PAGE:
On Episode 430 of the Waves of Tech, we are covering the latest news and notes that you need to know about. A growing concern is sprouting in the technology industry as many hiring managers are finding a talent gap between what’s needed and what applicants can provide. National Geographic has produced an excellent DocuSeries – Valley of the Boom – revisiting the history of Netscape and web browsing. Many federal government websites are set to have their security status expires as the shutdown lingers on in the United States. Trusting cloud storage is a risk and when Google Drive folders cannot be located, the anxiety can quickly set in. Thanks for tuning in and don’t forget to keep on techin’
Tech Talent Gap of Technical Skills
A recent survey from Modis and General Assembly, taken between November and December 2018, shows a growing concern from technical hiring managers within the technology industry. Many surveyed stated 2 in 5 applicants are failing to meet the baseline skills for work in the engineering, cloud, data, and security enterprise sector. This is concerning.
- Hiring of qualified talent is a gap that cannot be sustained for future growth
- Soft skills (critical observation, problem solving) were notably absent from applicants
- 67% of respondents shows plans to increase employee headcount in 2019
- Education, certification, skill sets, job history, experience all factor into equation
Valley of the Boom, DocuSeries from NatGeo
National Geographic has really stepped up their television production over the past few years, including a new series on the rise of Netscape and the battles that erupted in the early days of the browser industry. The series highlights some of the significant history and characters behind the birth, growth, and fall of the once popular web browser.
- Failures, friendships, battles, and victories are covering in the series
- Information of TheGlobe.com provides additional history and background to the story
- Michael Fenne, a well known but perhaps forgotten talent, takes center stage
- This is a great story and a much needed story to be shared for generations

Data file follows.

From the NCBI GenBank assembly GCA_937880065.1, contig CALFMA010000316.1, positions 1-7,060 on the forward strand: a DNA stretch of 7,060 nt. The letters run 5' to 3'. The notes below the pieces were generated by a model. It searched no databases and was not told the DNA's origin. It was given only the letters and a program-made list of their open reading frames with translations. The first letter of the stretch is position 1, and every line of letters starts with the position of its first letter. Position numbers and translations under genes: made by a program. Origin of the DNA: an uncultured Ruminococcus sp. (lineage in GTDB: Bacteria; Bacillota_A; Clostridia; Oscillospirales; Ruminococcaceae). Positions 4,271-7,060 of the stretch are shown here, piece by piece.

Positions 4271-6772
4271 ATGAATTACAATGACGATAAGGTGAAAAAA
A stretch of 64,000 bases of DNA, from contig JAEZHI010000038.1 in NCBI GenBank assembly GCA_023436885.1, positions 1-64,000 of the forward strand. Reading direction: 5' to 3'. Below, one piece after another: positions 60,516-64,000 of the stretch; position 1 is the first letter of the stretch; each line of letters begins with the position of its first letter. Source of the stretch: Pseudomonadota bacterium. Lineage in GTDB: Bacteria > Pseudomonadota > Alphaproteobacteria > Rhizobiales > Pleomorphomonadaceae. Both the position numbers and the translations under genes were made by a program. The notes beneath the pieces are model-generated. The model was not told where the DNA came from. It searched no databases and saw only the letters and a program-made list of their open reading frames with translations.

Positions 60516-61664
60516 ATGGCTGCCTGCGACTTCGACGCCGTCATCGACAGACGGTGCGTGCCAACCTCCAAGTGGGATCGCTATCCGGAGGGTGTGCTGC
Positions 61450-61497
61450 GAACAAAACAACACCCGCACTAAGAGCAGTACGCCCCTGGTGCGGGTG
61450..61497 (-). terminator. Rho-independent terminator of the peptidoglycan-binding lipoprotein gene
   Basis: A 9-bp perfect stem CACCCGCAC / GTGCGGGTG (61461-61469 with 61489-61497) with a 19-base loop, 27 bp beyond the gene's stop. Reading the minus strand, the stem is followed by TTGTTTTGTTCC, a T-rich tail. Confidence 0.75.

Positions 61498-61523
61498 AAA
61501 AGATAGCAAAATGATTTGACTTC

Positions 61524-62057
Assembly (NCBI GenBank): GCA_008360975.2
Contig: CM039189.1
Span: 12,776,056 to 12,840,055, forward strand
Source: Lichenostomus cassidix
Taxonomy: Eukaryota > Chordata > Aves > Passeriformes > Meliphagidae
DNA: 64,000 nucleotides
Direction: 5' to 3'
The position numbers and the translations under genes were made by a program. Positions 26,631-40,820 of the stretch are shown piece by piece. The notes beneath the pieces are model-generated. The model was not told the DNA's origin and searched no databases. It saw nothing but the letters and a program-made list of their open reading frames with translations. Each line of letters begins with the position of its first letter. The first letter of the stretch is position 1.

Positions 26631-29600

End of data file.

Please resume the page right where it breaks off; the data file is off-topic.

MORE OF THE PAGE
HTTPS Concerns on Hundreds of Government Sites
So yes, the United States federal government is still not operating at its fullest capacity due to a partial shutdown. Many sites are unavailable during the shutdown, as we covered in last week’s episode. Some TechCrunch staff dig some digging and realized that these are several federal HTTPS websites that’ll expire soon. Some concern is growing around this news.
- Five (5) federal domains have already expired, with more on the way of course
- Thirteen domains will expire by the end of January, 58 domains by the end of February
- It will take some time before sites begin locking users out & throwing errors
- The lack of integration and continuity is severely lacking in website management
Google Drive Folder Goes Missing
Have you ever opened a cloud account to find some of your much needed documents and presentations gone? Well that happened recently to Dave’s wife, Anaya, and her Google Drive. Unknowingly, an entire folder of contents were missing yet 80% of the files were located in the Drive account. Strange things happen in the cloud business.
- Very important to remember to always have a localized backup available
- The thought that cloud storage is one hundred percentage safe is off base
- Utilize the resources you have to locate presentations that some have downloaded
- The inability to call anyone at Google makes the panic set in a bit sooner
Resources & Links